Fortune Cookies Content from the guide to life, the universe and everything

Fortune Cookies

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Updated in September 2021

The original Edited Guide (1999 Edition) had this to say about fortune cookies:

Essentially they are nothing more than a stale biscuit inside which resides a small slip of paper upon which is, ostensibly, the answer to life's great mysteries. They contain words of hope, such as 'A great opportunity will come your way', or of wisdom 'As a dog returns to its vomit, so does a fool return to folly', and of faith: 'You think you've got it bad?'

None of it is terribly enlightening, nor do the fortunes ever come true, which leads many people to think that they got the wrong cookie by mistake. But surely that would mean fate itself made a gaffe, which would deny the whole principle of predicting the future, which would annul any value of the fortune cookie in the first place.

It is best not to think about it too hard.

We've done a bit more thinking in the last two decades. Here is some more actual information about fortune cookies.


According to the Library of Congress, there are three main origin stories for the fortune cookie, all equally plausible, charming, and unprovable. The first is that during the Mongol invasion, Chinese freedom fighters passed coded messages hidden in 'moon cakes'. Another version credits a Japanese custom of stuffing rice cakes at a shrine with hidden fortunes. The third story follows Chinese immigrants to North America, where railway workers baked holiday wishes into their pastries. Take your choice.

There is much argument about whether China, Japan, or the US should get credit for inventing the fortune cookie. One claimant to the title of fortune cookie originator is Suyeichi Okamura, who in 1906 supplied San Francisco with fortune cookies from his shop, Benkyodo. Several of his fortune cookie moulds are preserved in the Smithsonian Institution. According to Noriko Sanefuji of the National Museum of American History, Chinese importers only entered the fortune cookie market because of the Second World War. The internment of Japanese American businessmen created a market opportunity.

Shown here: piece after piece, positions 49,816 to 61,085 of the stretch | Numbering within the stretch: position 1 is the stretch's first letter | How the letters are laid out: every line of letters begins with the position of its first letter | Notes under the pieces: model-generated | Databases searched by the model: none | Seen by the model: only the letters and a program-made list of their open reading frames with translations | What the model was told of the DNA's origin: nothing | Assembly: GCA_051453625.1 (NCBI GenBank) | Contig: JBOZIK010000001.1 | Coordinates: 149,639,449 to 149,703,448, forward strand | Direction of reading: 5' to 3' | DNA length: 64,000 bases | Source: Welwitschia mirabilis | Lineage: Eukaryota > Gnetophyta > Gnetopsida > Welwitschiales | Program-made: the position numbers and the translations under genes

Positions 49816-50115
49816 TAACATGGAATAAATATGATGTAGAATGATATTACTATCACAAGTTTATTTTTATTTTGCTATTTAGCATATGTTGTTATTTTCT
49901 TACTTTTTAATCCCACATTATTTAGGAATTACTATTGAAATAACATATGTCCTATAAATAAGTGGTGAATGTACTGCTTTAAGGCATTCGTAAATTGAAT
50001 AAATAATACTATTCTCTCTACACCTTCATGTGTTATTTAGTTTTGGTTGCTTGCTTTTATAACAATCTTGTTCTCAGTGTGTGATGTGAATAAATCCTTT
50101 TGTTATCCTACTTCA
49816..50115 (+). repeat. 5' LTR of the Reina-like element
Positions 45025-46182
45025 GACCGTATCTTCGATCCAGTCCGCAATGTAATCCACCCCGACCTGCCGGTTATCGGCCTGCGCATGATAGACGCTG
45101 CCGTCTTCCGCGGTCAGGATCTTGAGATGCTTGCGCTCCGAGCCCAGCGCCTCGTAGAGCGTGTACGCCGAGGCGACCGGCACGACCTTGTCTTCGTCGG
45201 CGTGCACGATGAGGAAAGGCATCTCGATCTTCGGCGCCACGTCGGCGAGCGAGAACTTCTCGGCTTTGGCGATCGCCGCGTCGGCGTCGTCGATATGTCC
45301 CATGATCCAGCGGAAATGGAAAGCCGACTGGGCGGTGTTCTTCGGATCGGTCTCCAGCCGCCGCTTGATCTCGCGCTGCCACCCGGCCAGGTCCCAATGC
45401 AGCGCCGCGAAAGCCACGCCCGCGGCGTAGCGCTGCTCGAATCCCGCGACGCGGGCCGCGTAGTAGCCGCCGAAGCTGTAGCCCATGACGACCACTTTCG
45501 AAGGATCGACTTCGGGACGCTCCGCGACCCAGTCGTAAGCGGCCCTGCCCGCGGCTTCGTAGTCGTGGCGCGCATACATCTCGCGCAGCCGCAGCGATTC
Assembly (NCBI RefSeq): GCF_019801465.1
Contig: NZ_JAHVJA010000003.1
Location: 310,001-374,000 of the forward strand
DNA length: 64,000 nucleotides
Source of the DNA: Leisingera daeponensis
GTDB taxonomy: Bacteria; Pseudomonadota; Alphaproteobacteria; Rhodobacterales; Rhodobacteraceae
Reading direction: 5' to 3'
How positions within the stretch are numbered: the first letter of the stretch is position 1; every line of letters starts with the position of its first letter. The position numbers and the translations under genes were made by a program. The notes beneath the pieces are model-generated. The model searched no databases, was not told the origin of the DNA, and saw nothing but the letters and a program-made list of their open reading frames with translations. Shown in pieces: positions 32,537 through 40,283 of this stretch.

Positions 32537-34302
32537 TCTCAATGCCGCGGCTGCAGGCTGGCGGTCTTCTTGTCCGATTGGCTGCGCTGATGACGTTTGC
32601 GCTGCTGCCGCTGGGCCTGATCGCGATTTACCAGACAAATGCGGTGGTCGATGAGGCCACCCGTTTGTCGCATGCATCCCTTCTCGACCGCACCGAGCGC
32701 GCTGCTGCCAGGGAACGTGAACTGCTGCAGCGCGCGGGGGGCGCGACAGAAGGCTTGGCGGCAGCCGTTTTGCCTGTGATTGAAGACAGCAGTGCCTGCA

Suyeichi Okamura created moulds specifically for Makoto Hagiwara, the proprietor of the Japanese Tea Garden in San Francisco. For that reason, many people give Hagiwara the title of originator of fortune cookies. But Los Angeles has also laid claim to the title: in 1914, Chinese American David Tsung of the Hong Kong Noodle Company stuffed his cookies with Bible verses and gave them to unemployed men. The debate was passionate enough to end up in the Court of Historical Review in 1983.

The Court of Historical Review is a mock court in San Francisco that decides historical quibbles. In 1983, a not-terribly-serious 'case' involved the origin of the fortune cookie. The San Francisco court ruled in favour of San Francisco, a move that was rejected by Los Angeles.

How Are Fortune Cookies Made?

A fortune cookie consists of a crisp, thin cookie in the form of a circle which has been folded over and pinched in the middle. When broken open, the cookie reveals a hidden message on a slip of paper. (The paper is not edible.)

How do the little messages get inside the cookies? They're laid on the hot cookie circles while the pastry is still warm. Originally, the cookies were then folded (quickly) using chopsticks. The cookies cool and harden around the slips of paper. Since 1980, fortune cookies have been made by a fully automated process in which the fortunes are sucked into place by vacuums while the cookie is folded. The Kitamura FCM-8006W can fold 8,000 cookies per hour.

How Accurate Are Fortune Cookies?

In spite of massive anecdotal evidence from that extremely perspicacious source, the Internet, there is no scientific evidence that fortune cookies are reliable oracles. On the other hand, it is possible to receive highly accurate personalised messages at the end of your Chinese meal – or even a marriage proposal. In that case, you can be sure that your loved ones have purchased these made-to-order fortunes from a specialty company. Technology moves on, but fortune-telling customs endure. No matter where they came from.

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